Moldova Trade Study: Note 1. Analysis of Trade Competitiveness
    (World Bank, Washington, DC, 2016-01-30) World Bank
    As a small economy, Moldova’s growth and development prospects are closely related to its performance in international and regional markets. In this report the authors have looked at the export performance and competitiveness of the Moldovan economy. This report provides an overview of Moldova’s trade competitiveness. Its objectives are twofold: (i) to present a comprehensive analysis of Moldova’s recent trade performance and (ii) to identify policy measures and interventions that can enhance the competitiveness of Moldova’s export firms and the value added of their exports. The report is divided into two main parts. Part one contains an exports outcome analysis. It assesses export performance along four dimensions that contribute to form a comprehensive picture of the sustainable competitiveness of the export sector, including (i) the level, growth, and market share performance of existing exports (the “intensive margin”); (ii) diversification of products and markets (the “extensive margin”); (iii) the quality and sophistication of exports (the “quality” margin); and (iv) the survival of export flows (the “sustainability margin”). Part two investigates constraints on Moldova’s competitiveness, focusing specifically on a series of supply-side factors, such as the role of backbone and input services and utilities, and access to finance; and the business environment, particularly government regulations affecting trade and governance and institutional quality. The rest of the report is structured as follows: Section two examines overall trends in trade flows, including the growth of exports and imports, the degree of trade openness, and the recent evolution in foreign direct investment flows. In Section three, the authors concentrate on export outcomes, analyzing the sectoral composition, the growth orientation, and degree of diversification of Moldovan exports. The authors also analyze the evolution in the quality and sophistication of exports and the survival of export relationships in different markets and sectors. In the second part of the report, the authors look at productivity dynamics of Moldovan firms in comparative perspective, and then investigate the impact of access to finance, backbone services, trade and customs regulations, and corruption on firm productivity. The authors conclude this report with policy recommendations to improve Moldova's export competitiveness and increase the product and market scope, quality, and sophistication of its export basket.
  • Publication
    Moldova Trade Study: Note 2. Is the DCFTA Good for Moldova? Analysis of Moldova’s Trade Options Using a Dynamic Computable General Equilibrium Model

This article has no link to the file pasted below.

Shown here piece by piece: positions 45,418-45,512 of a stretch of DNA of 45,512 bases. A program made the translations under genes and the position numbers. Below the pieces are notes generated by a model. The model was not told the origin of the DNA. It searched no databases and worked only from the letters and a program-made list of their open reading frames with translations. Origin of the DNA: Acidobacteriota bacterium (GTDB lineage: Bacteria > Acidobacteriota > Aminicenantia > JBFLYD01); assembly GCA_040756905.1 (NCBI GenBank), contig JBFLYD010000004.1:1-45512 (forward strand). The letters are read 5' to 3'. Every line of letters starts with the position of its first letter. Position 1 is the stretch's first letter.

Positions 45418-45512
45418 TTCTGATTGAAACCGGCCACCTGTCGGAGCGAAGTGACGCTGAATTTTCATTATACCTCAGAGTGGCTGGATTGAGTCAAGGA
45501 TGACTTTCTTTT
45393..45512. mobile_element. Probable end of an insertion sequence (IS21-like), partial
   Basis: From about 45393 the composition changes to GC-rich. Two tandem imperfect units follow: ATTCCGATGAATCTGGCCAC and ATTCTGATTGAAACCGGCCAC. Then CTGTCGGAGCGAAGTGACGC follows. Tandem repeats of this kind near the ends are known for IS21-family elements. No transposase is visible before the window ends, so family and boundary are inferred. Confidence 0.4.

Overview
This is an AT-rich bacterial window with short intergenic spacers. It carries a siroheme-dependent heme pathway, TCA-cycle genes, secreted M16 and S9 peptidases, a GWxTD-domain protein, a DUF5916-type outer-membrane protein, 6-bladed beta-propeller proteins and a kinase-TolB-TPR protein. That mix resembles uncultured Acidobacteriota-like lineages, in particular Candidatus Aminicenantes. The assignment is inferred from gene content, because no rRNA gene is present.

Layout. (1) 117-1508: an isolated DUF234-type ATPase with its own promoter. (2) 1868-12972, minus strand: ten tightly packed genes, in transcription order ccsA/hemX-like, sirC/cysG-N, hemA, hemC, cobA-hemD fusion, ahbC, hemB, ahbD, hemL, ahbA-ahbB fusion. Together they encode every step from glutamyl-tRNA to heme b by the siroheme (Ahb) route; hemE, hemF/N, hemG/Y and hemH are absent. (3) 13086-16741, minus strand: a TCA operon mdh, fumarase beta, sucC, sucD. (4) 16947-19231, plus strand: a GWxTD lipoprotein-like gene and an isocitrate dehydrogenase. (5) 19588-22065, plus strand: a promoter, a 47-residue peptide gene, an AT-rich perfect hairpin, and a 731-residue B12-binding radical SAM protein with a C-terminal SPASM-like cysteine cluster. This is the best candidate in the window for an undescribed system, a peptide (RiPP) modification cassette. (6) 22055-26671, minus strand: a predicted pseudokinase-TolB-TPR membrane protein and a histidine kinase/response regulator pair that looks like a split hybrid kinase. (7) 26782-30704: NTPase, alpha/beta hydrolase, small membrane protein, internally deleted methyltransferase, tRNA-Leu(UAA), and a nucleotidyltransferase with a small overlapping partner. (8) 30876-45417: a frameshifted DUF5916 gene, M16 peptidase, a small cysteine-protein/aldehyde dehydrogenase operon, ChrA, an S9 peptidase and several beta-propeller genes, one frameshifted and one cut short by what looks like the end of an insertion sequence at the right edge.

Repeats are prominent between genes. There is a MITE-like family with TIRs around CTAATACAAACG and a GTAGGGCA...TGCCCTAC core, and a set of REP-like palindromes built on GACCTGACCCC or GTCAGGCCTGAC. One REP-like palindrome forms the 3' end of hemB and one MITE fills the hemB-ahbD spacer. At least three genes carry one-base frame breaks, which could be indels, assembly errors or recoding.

(World Bank, Washington, DC, 2016-01-30) World Bank
    Moldova’s recent Association Agreement with the European Union (EU), which includes a Deep and Comprehensive Free Trade Agreement (DCFTA), represents an important opportunity, as well as challenges. This analytical document has been commissioned by the World Bank Group to provide insights into potential outcomes of the DCFTA and of other trade options that Moldova has, using a Dynamic Computable General Equilibrium (DCGE) model calibrated to its economy. This paper begins by describing the general trends in economic relations between Moldova and the EU over the past 10 years, with an emphasis on trade, as well as Foreign direct investment (FDI) and labor migration. This section includes some additional facts and details that complement the Trade Competitiveness Diagnostic. In the second section, the paper presents the main elements of the DCFTA and highlights the trade commitments and concessions that the EU and Moldova undertook. It also includes a short review of available literature on the ex-ante or ex post impact assessments of other Association Agreements between the EU and third countries that have been done using CGE models. The third section presents key features of the DCGE and discusses the data used for assembling the Social Accounting Matrix (SAM). Then, the main features of the simulated trade scenarios are presented. Finally, this paper discusses the DCGE simulation results, including the effects of the various scenarios on welfare, trade, and economic activity level. Some distributional impacts are also brought into discussion. The final section concludes and makes several recommendations.
  • Publication
    The Republic of Moldova : Trade Diagnostic Study
    (Washington, DC, 2004-12-23) World Bank
    Across the transition economies, there appears to be a strong and positive association between export market growth and economic growth. Export market growth, for its part, has been closely linked to the larger order trade reorientation towards the European Union (EU). This reorientation, in turn, has been associated with product upgrading and investment, commonly undertaken by foreign investors. Given its proximity to the EU, the performance of Moldova's exports to the European Union (EU) has been disappointing. Moldova's exports are still concentrated in a few commodities and are still primarily destined for the CIS market. While macroeconomic stability has been largely achieved, formal and informal trade and investment barriers, including a high bribe tax, have limited much needed restructuring, domestic and foreign investment and quality upgrading. As this study suggests, the achievement of more sustainable export-led growth and poverty reduction will require policies that go beyond formal trade policies. Indeed, a more open trade regime must go hand-in-hand with a good business and investment climate.